10 Most Common Reasons for Divorce
Uncontested Divorce Mediation
Posted January 8, 2019
Marriage is a lifetime, sincere promise we make to our spouses. It takes and it gives; it heals and hurts; it teaches and nourishes.
But marriage is not all romance and intimacy. It’s not just a commitment to another person, it is a commitment to yourself. It is a commitment that can sometimes become too much for some and ultimately can lead to uncontested divorce.
Reasons For Divorce
According to studies, there are a number of reasons for divorce as well as indicators that might help identify future problems in a marriage. While the prominence of these things varied from different studies, the causes for divorce were largely the same. Namely:
- Lack of commitment
- Too much arguing
- Marrying too young
- Unrealistic expectations
- Lack of equality in the relationship
- Communication problems
- Changed lifestyle desires
Lack of Commitment
Marriage is a commitment in and of itself but within the marriage, is more commitment. An article published by UCLA shows that commitment to a relationship means staying committed through the bad times just as much as the good. Experts suggest “lack of commitment” can best be defined by one or both spouses taking the other for granted and/or not feeling special in the relationship.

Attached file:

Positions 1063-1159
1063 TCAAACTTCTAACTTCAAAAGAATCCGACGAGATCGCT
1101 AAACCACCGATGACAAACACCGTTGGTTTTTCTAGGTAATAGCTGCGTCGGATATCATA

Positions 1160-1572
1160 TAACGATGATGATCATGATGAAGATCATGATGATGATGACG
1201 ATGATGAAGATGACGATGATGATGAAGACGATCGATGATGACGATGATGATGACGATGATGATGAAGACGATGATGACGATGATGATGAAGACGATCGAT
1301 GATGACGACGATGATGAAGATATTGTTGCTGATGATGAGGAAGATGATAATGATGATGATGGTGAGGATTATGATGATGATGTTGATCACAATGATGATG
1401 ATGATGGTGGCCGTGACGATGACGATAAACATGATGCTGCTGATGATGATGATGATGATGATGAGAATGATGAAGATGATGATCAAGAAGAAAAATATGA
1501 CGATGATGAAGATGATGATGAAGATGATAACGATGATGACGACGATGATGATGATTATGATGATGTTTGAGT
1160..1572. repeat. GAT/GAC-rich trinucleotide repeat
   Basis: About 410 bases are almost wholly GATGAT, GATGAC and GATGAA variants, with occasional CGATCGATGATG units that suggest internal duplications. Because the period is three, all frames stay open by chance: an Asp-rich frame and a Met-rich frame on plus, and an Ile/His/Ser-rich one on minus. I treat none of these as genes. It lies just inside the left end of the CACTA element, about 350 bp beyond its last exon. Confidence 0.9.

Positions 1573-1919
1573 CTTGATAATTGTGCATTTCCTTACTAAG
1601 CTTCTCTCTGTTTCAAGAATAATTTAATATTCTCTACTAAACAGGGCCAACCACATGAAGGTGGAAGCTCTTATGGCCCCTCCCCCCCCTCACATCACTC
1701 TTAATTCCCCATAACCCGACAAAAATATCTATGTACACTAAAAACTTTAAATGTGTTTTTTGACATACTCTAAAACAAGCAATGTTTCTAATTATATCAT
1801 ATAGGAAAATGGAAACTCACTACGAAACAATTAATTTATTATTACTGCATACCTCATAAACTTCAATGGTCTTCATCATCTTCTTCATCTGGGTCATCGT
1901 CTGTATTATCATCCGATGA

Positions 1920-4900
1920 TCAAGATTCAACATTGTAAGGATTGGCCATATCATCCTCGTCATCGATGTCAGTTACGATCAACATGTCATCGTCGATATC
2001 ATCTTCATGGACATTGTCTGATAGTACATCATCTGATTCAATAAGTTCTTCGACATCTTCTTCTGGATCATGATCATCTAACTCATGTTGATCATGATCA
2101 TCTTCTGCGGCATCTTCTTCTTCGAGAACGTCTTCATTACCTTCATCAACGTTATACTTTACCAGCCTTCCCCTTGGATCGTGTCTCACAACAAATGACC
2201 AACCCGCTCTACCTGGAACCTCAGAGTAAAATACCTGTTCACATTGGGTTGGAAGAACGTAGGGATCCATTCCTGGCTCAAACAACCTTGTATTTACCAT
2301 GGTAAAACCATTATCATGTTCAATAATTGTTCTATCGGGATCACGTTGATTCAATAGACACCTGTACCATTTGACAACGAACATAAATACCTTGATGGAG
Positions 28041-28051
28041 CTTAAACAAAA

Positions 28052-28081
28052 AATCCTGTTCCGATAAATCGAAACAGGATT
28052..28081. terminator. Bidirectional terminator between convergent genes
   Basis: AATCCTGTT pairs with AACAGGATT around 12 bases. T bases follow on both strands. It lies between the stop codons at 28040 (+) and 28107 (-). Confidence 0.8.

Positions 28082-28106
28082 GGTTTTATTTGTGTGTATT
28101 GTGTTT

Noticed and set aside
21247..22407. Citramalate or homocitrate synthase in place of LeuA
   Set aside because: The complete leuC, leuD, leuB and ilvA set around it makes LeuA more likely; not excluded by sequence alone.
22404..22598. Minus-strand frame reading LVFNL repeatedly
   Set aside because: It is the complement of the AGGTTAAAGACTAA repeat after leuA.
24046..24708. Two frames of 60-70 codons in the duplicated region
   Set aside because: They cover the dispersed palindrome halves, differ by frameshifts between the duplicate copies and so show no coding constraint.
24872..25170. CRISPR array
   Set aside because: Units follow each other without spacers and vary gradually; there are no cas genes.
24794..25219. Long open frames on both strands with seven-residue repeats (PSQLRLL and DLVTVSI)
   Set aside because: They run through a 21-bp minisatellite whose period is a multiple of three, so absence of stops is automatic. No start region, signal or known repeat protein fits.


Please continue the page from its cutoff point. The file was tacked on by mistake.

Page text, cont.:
Too Much Arguing/Conflict
Although conflict is pretty much universally unavoidable in just about any relationship, constant arguing and conflict can make a marriage unbearable. Ultimately, couples who argue constantly will feel a sense of dread when it’s time to go home and will choose to avoid a combative situation. One study showed that newlywed couples who argued a lot were more likely to continue arguing throughout their marriage which suggests most relationships that start with frequent conflict, will likely continue to have that conflict.
Generally speaking, men are more likely to commit adultery than women with one exception being women from age 18 to 29 being slightly more likely to cheat. A study published by the American Psychology Association reports that extramarital affairs in the United States have ranged from 20 to 40 percent and “42 percent of all divorcees reported more than one extramarital sexual contact during the course of their marriages.”
Marrying Too Young